So why choose different exercises at all?  Although a single muscle does not know the difference between two similar exercises, we can select different exercises that will challenge our body to better coordinate various muscles.  Your nervous system and other musculature become more involved when you choose more complex exercises (squats over leg extensions) or train in unstable environments (bands and free weights are more "unstable" than machines).  The coordination of various muscles may enhance your performance and allow you to lift heavier weights, do more reps or perform complex exercises that burn more calories.
    Most importantly, choose the activities you enjoy.  All exercise has its benefits and drawbacks but results can only be realized if you do the exercise often enough and long enough to see results.  The best exercise is the one you like and will do with frequency.




REFERENCES


Myth #3

Posted on February 2, 2012 at 12:23 AM Comments comments (1)
The message of this next article is simple.  Eat better if you want to realize the aesthetic results you're after.  I can't tell you how many people I see in the gym performing endless abdominal exercises in pursuit of the ever elusive six-pack.  Sadly, they are either misinformed or unwilling to make the necessary lifestyle modifications regarding their diet.  Many of these people then become frustrated with their lack of progress or become overwhelmed by all the routines they have tried.  Now is the time to realize that your diet and nutrition has an indisputable connection to your health and wellness, as well as the aesthetic results you desire.




Myth #3: More abdominal work will get you a "six-pack".
What you should know: You can't see through fat.

    Everyone has a six-pack, the muscle is known as your rectus abdominis or "abs" for short.  For most of us, it's hidden beneath a layer of fat.  No matter how tight, "toned", strong or big your ab muscles get it's the fat that prevents most of us from seeing our six-pack.  Training can increase the size and firmness of your abdominals, but you will not see a change in the appearance of your midsection.  So remember, if your goal is to "tone up" or increase the muscle definition of your tummy, then the largest improvements will likely come with a reduction in body fat.







REFERENCES

  • Fitness or Fiction - The Truth about Diet and Exercise, Copyright 2011. Brent Brookbush


Myth #2

Posted on January 29, 2012 at 5:11 PM Comments comments (108)
Myth #2: More protein is better.
What you should know: You can only use so much.

    Protein should be anywhere from 10 - 35% of your total diet.  Like all calories, excess protein will either be used as energy or stored as fat.  It is likely that protein will make up the smallest percentage of calories in your diet.
    Protein makes up the constituent parts of many structures including bones, ligaments, hair, nails, teeth, muscles and organs.  It is continually used to build, maintain and repair these structures and body tissues.  Proteins are used to make enzymes, hormones and are essential to immune system function.  They can also be used for energy when carbohydrates and fat do not provide adequate fuel.
    Many have misconstrued protein's role in rebuilding muscle tissue to mean that the more protein you ingest the more muscle you will build.  However, your body can only utilize so much and will only construct a finite amount of new muscle tissue per day.  Consuming more protein than required will not release previously untapped muscle building capacity.  Protein is the building block for lean muscle mass, but excessive amounts of protein will only result in increased fat storage.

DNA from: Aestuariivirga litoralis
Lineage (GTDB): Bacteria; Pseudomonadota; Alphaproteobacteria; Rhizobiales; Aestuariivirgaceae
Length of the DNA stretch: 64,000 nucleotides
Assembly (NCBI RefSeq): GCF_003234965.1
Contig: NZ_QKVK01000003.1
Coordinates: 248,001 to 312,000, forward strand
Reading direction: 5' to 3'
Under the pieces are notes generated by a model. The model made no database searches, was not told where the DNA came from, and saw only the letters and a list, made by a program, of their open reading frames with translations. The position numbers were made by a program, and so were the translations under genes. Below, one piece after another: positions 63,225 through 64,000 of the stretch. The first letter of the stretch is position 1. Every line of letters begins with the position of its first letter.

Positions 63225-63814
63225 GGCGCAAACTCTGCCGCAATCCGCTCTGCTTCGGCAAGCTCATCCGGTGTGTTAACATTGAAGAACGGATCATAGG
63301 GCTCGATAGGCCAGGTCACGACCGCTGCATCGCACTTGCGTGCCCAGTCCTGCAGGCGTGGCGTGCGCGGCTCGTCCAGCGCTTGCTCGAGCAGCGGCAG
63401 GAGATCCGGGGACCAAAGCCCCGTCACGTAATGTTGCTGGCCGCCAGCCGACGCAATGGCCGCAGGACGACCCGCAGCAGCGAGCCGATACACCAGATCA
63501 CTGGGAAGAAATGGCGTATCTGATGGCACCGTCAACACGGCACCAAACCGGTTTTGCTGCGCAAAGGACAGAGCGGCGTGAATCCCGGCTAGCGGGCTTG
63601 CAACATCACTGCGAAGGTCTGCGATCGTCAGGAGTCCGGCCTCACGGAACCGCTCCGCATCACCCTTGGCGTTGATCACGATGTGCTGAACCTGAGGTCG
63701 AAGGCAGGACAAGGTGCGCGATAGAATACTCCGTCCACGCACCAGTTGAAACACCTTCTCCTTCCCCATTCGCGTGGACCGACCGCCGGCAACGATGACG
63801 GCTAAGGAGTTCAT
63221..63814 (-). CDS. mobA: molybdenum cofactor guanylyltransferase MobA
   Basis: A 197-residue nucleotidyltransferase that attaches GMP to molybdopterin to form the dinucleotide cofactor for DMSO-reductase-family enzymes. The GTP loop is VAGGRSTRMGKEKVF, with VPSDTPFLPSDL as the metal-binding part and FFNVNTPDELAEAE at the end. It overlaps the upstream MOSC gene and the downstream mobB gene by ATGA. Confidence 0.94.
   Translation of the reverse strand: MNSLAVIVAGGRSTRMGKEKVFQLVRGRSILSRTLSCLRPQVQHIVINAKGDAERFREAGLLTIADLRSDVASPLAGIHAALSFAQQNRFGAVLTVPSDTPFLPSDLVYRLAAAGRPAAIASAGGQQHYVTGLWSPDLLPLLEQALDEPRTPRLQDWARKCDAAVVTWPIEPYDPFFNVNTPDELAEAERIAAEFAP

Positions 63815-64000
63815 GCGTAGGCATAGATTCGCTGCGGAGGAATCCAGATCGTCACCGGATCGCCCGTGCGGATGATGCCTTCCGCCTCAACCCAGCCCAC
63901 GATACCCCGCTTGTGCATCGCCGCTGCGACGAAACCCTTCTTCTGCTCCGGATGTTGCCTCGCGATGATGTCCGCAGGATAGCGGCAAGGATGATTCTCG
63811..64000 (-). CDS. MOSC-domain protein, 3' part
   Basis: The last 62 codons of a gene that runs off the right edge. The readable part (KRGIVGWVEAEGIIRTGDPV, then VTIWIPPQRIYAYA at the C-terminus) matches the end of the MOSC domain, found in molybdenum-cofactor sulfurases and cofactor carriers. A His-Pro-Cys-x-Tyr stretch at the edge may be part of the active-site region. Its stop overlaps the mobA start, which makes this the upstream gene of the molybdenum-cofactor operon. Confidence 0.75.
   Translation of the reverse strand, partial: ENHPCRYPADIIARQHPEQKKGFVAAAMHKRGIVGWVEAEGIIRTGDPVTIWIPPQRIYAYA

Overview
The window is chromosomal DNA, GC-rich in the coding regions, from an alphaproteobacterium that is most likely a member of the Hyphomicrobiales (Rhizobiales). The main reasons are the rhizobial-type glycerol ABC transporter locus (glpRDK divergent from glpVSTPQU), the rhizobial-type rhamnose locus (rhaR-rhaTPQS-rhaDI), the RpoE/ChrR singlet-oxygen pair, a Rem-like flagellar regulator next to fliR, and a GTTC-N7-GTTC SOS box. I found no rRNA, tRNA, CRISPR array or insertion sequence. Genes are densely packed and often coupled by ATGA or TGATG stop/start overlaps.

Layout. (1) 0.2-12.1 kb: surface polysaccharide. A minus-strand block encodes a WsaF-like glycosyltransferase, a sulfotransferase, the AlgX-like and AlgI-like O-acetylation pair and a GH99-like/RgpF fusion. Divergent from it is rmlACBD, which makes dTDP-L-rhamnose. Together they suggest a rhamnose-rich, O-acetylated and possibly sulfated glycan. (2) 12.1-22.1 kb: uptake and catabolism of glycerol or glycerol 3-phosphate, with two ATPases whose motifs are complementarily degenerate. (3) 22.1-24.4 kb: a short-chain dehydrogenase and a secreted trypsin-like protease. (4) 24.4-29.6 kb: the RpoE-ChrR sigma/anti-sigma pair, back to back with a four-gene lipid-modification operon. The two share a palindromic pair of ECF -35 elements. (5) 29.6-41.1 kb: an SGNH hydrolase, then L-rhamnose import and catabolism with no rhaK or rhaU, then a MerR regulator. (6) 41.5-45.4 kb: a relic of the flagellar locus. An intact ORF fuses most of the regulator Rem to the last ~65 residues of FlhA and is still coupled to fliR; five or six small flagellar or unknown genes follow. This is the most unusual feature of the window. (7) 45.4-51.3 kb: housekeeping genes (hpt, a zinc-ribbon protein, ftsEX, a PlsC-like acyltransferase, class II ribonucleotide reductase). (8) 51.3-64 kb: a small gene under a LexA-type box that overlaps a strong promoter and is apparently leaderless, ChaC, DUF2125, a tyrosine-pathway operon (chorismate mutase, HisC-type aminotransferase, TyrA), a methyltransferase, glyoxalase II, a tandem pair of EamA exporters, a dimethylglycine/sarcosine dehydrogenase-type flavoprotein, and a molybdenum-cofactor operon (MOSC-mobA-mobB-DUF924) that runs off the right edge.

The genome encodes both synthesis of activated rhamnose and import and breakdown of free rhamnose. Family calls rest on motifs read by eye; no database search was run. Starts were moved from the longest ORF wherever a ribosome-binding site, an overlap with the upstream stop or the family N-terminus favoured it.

The recommended daily allowance for protein is approximately 0.4 grams per pound of body weight.  Research does support that athletes need more protein, but studies show no more than 0.9 grams per pound will be useful for gaining muscle.  You can assume a need between 0.4 and 0.9 grams per pound of body weight if you are currently working out.
    So why do fitness magazines suggest 1-2 grams per pound of muscle mass?  It's simple.  They're biased.  Most fitness magazines make a large percentage of their profit from the advertisement of supplementation.  Protein powder manufacturers are going to make it seem like the only way to get enough protein is to use their product and a lot of it.


    Interesting tidbit:  Carbohydrates are likely more important than protein for those who are trying to gain weight/muscle or increase athletic performance.  While you need protein to create muscle tissue, you also have to fuel the resistance training required to add more muscle mass.  You want your body to utilize carbohydrates for this energy source, not protein.  In this way, an abundant source of carbohydrates spares your muscle mass, by preventing your body from utilizing protein for energy.

REFERENCES


  • Fitness or Fiction - The Truth about Diet and Exercise, Copyright 2011. Brent Brookbush

    If you find information like this helpful, consider purchasing Brent's book, Fitness or     
    Fiction - The Truth about Diet and Exercise.  There's not a book out there that I could 

Myth #1

Posted on January 26, 2012 at 12:38 AM Comments comments (0)
For me the importance of identifying myths that are widely accepted as truth within the community at large and then being able to provide the science based information to debunk them is monumental.  I'll be dedicating this particular blog to pointing out common misconceptions and providing you with the truths that shall in fact set you free.  

Myth #1: No Pain, No Gain.
What you should Know: That's Bull!

    Two factors that keep a beginner from coming back to the gym: muscle soreness and the perception that resistance training must be hard to get results.  You do not have to be sore to get results.  In fact, constantly increasing the volume of your training to continually make yourself sore can lead to overtraining and a reduction in performance.

    In two studies comparing the rate of perceived exertion and load, lower weights with higher reps were perceived as easier than training that involved the use of heavier weights with lower rep ranges.  Lighter loads, those allowing from 10 to 20 repetitions per set, are effective for creating gains in strength and muscle mass in beginners.  Why not start your training routine with lighter loads and higher reps and slowly increase the weight as you become accustomed to resistance training?

    Interesting Tidbit: Stretching, Yoga, and proper cool-downs have been shown to be effective in reducing soreness.




REFERENCES


  • Fitness or Fiction - The Truth about Diet and Exercise, Copyright 2011. Brent Brookbush